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End of China’s One Child Policy

Li Mei, now forty-five years old, sells balloons on the street corner of China’s capital city, Beijing. Here she migrated from her small, rural town in Hunan — over a 10 hour bus ride. When told China’s one child policy has finally been lifted, a wide smile graces her face. She relates a story about how in her small of Hunan town, she paid hundreds of dollars in fines to have her three children, leaving her future and that of her children burdened with debt. She says, “Everyone wants to have a second child, but the fines are a burden on us. But that’s the policy, and we can’t fight it.”

Hotel worker Li Meng Jeng, also a Beijing resident, professes that raising children in the city is much more expensive than in the rural province of Hunan, and welcomes a Chinese future with a lesser population. “Having a lot of people is troublesome. You have to line up to get on a bus or do just about anything. It’s not like in other countries where everyone’s so orderly.”

However, leading economic and demographic experts equally agree; it is far too late to change the damage that has already been done. Currently, for each 100 Chinese girls, they are 120 Chinese boys. More devastating than the gender imbalance is the now rapidly aging population and the lack of policies to support it.

The current average age for Chinese citizens is 37, only one less than that of Americans. But according to UN demographic predictions, the US average will only grow to 42 by 2050 while that of the Chinese will rest at 50, only 7 years beneath the average retirement age. The socialist state before China’s 1980 reform generally would care for all the needs of it’s population including housing, health care, education, and sustenance, but after it’s capitalistic reform, such programs have fallen to disrepair despite China’s incredible GDP growth and decrease in population in poverty.

The one-child policy was initially enacted to decrease the strain on the government to care for it’s many impoverished citizens and their families, and has contributed to China’s rise to one of the greatest economic powers of today. China currently has more billionaires than any other country in the world, with the count sitting at 596. Social security policies that have been responsible for the care of the elderly and families in poverty have become unnecessary as the population has fallen almost exclusively in China’s elite working class. The clock is ticking, and soon this working class will become the largest class of elderly ever seen. China currently has no form of full-time social security for the elderly, despite having unemployment insurance, universal health care, and worker’s compensation insurance.

The responsibility often falls on sons to care for elderly parents, contributing to the gender imbalance China is now facing. Entire villages, known as “bachelor villages,” have been filled with men, of which 20% statistically will never be able to find brides.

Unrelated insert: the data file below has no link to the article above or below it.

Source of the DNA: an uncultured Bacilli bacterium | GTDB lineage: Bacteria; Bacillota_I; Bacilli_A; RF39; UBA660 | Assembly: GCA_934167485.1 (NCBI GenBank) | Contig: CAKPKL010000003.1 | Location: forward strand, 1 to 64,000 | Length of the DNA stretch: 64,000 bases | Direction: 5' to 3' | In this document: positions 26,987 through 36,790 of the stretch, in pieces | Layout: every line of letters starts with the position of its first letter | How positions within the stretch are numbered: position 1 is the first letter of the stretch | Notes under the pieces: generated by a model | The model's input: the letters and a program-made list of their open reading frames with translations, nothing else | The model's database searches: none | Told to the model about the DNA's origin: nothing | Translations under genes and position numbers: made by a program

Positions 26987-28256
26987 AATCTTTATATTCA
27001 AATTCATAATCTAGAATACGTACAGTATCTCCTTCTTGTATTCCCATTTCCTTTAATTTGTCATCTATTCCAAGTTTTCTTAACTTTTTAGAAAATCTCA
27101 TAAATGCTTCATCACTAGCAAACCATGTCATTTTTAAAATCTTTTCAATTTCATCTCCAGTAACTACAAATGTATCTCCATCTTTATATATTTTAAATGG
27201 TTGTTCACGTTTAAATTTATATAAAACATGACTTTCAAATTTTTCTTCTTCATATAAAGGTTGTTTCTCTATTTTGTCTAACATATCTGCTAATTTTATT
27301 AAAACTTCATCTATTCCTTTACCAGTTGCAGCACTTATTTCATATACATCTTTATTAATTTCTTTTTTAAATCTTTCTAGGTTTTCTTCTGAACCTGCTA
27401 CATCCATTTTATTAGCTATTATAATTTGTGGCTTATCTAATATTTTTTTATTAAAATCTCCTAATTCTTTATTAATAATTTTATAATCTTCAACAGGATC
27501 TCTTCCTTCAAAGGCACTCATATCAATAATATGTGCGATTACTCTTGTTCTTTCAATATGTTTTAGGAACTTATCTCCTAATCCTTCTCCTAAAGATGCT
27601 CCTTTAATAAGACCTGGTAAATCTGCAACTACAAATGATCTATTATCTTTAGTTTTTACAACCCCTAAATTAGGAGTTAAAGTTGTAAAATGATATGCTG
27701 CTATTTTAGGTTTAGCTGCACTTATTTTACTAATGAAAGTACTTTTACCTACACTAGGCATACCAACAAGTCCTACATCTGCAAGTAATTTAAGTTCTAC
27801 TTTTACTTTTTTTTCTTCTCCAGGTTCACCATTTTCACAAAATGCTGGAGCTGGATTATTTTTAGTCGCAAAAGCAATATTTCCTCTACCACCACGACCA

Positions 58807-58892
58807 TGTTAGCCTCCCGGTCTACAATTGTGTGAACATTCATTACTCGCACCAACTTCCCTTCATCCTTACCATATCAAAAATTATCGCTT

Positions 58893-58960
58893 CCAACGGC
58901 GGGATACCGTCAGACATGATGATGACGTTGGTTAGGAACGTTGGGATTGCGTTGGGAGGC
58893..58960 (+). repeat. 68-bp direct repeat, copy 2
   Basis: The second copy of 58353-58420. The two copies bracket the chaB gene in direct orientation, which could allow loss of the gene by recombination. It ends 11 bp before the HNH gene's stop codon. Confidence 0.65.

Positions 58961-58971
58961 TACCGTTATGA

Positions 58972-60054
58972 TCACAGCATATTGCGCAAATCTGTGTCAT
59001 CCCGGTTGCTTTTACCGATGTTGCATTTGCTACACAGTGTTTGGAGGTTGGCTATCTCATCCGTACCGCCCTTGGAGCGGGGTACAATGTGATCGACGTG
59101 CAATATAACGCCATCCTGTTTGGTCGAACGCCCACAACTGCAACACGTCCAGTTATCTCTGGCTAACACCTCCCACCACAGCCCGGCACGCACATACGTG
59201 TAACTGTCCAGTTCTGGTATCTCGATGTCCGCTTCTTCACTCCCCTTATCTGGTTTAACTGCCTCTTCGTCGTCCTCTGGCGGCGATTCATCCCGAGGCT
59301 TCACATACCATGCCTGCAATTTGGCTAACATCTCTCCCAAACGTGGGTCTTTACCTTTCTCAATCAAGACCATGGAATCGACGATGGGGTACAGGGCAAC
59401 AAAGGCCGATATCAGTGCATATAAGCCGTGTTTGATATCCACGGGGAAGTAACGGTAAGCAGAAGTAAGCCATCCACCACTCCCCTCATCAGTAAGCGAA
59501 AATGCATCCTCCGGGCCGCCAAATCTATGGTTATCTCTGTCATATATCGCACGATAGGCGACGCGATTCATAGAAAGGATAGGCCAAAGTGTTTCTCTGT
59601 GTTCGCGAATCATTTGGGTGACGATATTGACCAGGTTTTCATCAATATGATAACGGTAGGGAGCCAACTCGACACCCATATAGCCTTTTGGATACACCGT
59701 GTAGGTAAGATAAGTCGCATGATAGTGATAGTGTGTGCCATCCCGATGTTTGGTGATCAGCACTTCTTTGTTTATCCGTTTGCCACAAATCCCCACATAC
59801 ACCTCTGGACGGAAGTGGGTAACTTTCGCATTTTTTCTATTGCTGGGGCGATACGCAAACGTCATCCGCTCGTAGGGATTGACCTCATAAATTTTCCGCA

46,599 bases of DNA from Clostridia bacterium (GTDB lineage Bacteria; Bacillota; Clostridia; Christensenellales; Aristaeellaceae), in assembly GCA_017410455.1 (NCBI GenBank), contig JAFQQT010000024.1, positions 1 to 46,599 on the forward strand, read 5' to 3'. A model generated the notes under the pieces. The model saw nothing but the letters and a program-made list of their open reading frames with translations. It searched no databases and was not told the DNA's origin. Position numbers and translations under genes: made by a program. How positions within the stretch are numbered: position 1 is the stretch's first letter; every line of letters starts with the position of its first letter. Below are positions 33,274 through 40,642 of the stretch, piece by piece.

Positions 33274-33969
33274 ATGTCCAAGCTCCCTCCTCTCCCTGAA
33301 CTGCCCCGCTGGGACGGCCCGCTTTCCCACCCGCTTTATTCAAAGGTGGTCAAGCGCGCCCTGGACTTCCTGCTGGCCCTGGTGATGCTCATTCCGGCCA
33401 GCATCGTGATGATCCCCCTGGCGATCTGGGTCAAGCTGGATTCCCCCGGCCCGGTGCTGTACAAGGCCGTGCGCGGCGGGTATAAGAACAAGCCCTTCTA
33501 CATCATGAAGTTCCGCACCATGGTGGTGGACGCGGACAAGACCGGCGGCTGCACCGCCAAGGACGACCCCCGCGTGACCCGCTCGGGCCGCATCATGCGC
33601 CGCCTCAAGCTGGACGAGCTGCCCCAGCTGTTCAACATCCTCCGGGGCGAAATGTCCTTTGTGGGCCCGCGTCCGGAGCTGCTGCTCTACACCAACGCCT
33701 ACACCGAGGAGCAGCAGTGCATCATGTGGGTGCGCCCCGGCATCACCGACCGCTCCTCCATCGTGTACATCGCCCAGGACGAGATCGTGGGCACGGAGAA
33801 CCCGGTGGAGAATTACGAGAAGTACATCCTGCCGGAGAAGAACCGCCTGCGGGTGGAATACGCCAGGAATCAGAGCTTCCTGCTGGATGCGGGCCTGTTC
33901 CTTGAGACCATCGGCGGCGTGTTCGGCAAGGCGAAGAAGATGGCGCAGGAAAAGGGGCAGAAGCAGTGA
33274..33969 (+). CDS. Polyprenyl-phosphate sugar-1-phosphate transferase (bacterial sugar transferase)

Stretching even further out to the future, lifting the one-child policy will not be enough to encourage a demographic change. With at least 20% of all Chinese men unable to find partners, they will be unable to start families to care for them when they grow old. According to the Population Reference Bureau, single children are less likely to have larger families, partially because single children are far more likely to reach higher education and obtain steady employment. The inevitable and unchangeable elder crisis China will face as a result will surely doom their domestic and international economy. China’s economy is one of the world’s largest, with a 9.24 trillion GDP, behind only United States and European Union. If China cannot plan to keep their working class stable, it’s elderly crises will send the world into a global recession, with economists such as Adam Hayes of Cornell University pointing to danger signs which are already showing. Chinese stocks have infamously run through a drop-and-halt movement with in the last few months, sending traders everywhere on edge and leading to the worst yearly stock opening in over a decade. It’s not to say that the Chinese Government is not doing whatever they can to stabilize the situation before ruin settles in; the stock drops are essential to creating a more stable, slow growth economy over the risky, rapid growth path that China has been on before. The devaluing of the renminbi was another smart move to encourage more stable international commerce. But it’s only a matter of time before China’s demographic bomb becomes too much to fix with such tactics.

Once possible suggestion towards a healthier demographic future, recommended by renowned economists, demands that China loosen it’s current tight immigration policies and extend citizenship for foreigners. Immigrants are most often working age and tend to have larger families than naturalized citizens, and is the main reason why the United States has a relatively stable population pyramid despite decreasing birth rates. Legislation in such a direction, however, is unlikely because of China’s communistic nature. Regardless, it is impossible to predict what kind of solution China will try next.

As of now, only the future can tell the true fate China is heading for.

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